The implications of Brexit for the UK’s membership of the Council of Europe and the European Convention on Human Rights are also unclear. Formally, the decision will have no impact whatever, not least because, by leaving the EU, the UK would merely join the existing nineteen non-EU Council of Europe states. However, many who campaigned and voted for Brexit are also hostile to the European Convention on Human Rights, others fail to realise that departing from the EU will leave the UK’s European Convention commitments intact, and scepticism about the European Convention is not limited to the Brexit brigade. For example, Home Secretary Teresa May, one of the frontrunners in the Conservative leadership contest who supported Remain, advocated the UK’s withdrawal from the European Convention (call it ‘ECxit’) before the referendum vote, in spite of advice that membership of the Strasbourg system is effectively a condition of membership of the EU. However, in her speech launching her bid for the leadership of the Conservative party she announced that, in the absence of a Commons majority for this proposal, she’d changed her mind. Whether or not the UK remains a party to the European Convention on Human Rights will, therefore, depend upon the outcome of the contests for the leadership of the Conservative party and UK premiership, any subsequent general election, and the priority then assigned to ECxit compared with more urgent EU-related matters. But as things stand, the chances of ECxit – much less technically challenging than leaving the EU with, for example, a referendum highly unlikely – seem to have diminished in the wake of Brexit. However, even if ECxit should occur, Convention rights are likely to remain a feature of British law since the Conservative party – the only UK-wide political party contemplating a reconfiguration of the national human rights landscape – envisages their reproduction, subject to reduced judicial enforcement, in a British Bill of Rights intended to replace the Human Rights Act which domesticated the European Convention at the beginning of the 21st century.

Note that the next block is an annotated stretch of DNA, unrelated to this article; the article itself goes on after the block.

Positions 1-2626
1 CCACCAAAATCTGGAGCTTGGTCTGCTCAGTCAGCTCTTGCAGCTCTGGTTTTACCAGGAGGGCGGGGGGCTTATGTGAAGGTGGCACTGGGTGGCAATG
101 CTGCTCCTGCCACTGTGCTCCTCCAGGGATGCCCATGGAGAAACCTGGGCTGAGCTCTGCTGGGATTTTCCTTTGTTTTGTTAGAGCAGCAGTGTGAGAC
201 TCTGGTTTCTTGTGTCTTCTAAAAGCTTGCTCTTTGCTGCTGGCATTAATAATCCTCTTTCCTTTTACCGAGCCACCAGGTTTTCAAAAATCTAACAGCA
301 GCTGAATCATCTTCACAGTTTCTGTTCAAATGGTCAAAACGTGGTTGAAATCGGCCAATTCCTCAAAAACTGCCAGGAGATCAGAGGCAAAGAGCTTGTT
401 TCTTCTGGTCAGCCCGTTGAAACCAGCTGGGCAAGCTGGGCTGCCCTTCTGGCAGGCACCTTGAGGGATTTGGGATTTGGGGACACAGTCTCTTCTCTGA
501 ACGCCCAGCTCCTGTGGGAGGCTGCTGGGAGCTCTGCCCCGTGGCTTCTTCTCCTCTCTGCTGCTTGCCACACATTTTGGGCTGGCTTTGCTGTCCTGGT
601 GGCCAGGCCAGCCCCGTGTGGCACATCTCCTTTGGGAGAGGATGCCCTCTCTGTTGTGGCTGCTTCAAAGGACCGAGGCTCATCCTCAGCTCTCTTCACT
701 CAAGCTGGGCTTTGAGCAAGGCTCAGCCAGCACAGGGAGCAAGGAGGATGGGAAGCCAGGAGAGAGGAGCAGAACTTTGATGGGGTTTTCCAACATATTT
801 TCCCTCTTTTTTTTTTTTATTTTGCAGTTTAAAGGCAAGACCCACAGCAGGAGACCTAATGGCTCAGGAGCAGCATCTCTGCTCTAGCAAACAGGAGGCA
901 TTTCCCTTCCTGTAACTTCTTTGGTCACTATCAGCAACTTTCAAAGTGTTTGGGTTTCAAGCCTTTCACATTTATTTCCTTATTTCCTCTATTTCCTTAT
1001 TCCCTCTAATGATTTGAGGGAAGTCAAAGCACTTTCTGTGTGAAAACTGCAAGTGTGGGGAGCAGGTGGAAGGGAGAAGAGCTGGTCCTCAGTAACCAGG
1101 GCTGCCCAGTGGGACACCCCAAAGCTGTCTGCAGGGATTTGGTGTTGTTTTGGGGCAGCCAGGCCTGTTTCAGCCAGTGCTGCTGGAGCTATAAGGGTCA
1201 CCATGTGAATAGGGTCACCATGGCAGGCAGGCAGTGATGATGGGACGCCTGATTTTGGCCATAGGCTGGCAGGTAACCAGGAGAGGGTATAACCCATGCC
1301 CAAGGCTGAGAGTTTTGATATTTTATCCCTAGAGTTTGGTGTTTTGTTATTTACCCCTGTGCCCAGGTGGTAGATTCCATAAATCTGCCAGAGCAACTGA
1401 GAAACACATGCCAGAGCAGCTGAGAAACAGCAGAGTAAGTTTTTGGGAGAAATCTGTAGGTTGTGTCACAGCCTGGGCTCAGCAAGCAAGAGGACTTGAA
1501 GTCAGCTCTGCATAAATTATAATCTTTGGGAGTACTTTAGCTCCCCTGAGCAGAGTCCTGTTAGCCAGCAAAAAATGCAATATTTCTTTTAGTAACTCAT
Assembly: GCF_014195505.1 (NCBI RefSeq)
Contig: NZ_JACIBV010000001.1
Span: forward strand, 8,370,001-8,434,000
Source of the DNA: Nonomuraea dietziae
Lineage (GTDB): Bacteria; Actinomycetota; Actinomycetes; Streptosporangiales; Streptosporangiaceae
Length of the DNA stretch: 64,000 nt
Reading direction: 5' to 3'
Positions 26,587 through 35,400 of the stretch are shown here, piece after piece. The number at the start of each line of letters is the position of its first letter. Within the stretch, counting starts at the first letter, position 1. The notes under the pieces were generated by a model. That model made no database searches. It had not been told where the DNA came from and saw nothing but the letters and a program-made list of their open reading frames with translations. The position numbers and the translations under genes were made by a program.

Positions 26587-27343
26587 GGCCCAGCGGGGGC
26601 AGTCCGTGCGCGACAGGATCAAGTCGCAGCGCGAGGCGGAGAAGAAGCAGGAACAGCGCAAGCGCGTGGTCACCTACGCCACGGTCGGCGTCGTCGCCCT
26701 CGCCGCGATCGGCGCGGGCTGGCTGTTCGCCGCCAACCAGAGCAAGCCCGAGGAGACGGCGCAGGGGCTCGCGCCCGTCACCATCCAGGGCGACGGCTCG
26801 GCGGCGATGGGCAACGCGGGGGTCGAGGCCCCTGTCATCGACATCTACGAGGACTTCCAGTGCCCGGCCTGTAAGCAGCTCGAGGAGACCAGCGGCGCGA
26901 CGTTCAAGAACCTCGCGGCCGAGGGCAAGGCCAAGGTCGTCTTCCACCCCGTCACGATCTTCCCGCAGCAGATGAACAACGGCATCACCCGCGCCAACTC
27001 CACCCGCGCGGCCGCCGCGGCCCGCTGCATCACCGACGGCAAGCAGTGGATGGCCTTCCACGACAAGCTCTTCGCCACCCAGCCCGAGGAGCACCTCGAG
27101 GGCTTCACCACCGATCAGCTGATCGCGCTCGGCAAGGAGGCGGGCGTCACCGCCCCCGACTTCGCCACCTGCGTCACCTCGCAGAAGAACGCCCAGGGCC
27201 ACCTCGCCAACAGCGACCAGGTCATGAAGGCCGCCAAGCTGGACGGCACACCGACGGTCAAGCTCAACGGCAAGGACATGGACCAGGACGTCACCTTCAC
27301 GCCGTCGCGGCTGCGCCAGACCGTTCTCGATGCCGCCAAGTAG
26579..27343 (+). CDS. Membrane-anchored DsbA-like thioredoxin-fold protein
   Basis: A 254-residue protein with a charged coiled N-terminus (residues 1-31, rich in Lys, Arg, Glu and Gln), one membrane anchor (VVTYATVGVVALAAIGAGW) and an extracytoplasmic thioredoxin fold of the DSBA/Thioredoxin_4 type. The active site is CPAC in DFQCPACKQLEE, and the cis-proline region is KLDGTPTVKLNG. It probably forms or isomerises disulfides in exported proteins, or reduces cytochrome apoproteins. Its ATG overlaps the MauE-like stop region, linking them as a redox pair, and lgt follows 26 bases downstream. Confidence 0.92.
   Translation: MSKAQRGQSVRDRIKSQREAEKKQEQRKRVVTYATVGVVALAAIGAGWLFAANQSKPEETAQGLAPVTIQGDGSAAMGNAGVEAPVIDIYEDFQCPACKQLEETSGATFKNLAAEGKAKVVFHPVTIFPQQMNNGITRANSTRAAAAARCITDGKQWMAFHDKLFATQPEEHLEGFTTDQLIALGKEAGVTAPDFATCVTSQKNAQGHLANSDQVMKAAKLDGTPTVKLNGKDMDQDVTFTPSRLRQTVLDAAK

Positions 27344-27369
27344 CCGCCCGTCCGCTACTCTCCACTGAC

Any implications Brexit may have for the EU’s own human rights activities are also unlikely to be immediate or direct. While the referendum result has already strengthened demands for similar ‘in/out’ referenda in other member states, including France, the Netherlands, Sweden, Italy, Austria and Denmark – potentially threatening all the EU’s activities including human rights – it has also simultaneously reduced the chances that any government will be willing to follow the British precedent. And, as things currently stand, the prospect of a Eurosceptic party gaining power in any EU state is remote. Arguably, in order to avoid stoking Euroscepticism, the European Council and Commission might now think twice before embarking upon any controversial human rights legislation. But the European Court of Justice is not guided by such considerations and is likely to continue to adjudicate as it sees fit. However, in spite of these considerations, the outcome of the UK referendum has nevertheless weakened the already tarnished legitimacy and authority of the EU; hardly positive for any of its activities including human rights.
Finally, Brexit has no formal or immediate implications for the Council of Europe, forty per cent of whose member states, as already intimated, do not belong to the EU. However, since the UK is one of the oldest democracies in the world, together with France and the US is the birthplace of the human rights ideal, and, by contrast with the EU, is a founding member of the Council of Europe, the legitimacy and authority of the Strasbourg institutions, also under strain, would be significantly damaged both internally and wider afield should the vote to leave the EU sweep the UK out of them too.